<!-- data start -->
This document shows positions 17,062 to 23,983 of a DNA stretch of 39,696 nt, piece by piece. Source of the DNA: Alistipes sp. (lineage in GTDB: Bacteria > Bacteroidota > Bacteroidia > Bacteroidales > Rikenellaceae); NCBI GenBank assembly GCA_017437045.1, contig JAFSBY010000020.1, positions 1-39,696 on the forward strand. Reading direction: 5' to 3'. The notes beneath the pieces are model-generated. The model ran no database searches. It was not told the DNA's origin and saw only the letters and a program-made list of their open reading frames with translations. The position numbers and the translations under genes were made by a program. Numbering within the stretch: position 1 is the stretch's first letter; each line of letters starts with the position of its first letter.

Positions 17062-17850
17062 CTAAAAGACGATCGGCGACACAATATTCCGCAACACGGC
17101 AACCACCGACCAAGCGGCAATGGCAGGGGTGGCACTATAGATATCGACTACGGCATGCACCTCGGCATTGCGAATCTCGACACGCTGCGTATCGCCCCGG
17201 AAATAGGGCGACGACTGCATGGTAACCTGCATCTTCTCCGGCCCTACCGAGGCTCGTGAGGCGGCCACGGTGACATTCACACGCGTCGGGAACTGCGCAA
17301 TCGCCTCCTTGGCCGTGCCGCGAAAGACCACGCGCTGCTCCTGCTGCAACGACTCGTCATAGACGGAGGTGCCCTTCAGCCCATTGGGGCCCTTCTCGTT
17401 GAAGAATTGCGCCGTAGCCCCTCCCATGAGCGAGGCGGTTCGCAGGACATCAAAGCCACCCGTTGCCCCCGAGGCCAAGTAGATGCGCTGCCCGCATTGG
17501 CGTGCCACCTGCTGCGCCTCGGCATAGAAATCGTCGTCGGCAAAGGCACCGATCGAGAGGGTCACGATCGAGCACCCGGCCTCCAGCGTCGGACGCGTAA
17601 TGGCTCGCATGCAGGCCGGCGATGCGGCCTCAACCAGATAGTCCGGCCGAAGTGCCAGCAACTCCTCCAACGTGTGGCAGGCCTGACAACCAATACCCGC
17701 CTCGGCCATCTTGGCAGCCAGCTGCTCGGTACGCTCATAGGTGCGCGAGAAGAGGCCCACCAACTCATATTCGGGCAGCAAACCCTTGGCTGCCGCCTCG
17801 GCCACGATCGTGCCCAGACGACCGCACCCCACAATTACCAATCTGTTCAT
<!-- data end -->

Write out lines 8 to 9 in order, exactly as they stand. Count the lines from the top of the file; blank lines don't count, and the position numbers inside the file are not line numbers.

17501 CGTGCCACCTGCTGCGCCTCGGCATAGAAATCGTCGTCGGCAAAGGCACCGATCGAGAGGGTCACGATCGAGCACCCGGCCTCCAGCGTCGGACGCGTAA
17601 TGGCTCGCATGCAGGCCGGCGATGCGGCCTCAACCAGATAGTCCGGCCGAAGTGCCAGCAACTCCTCCAACGTGTGGCAGGCCTGACAACCAATACCCGC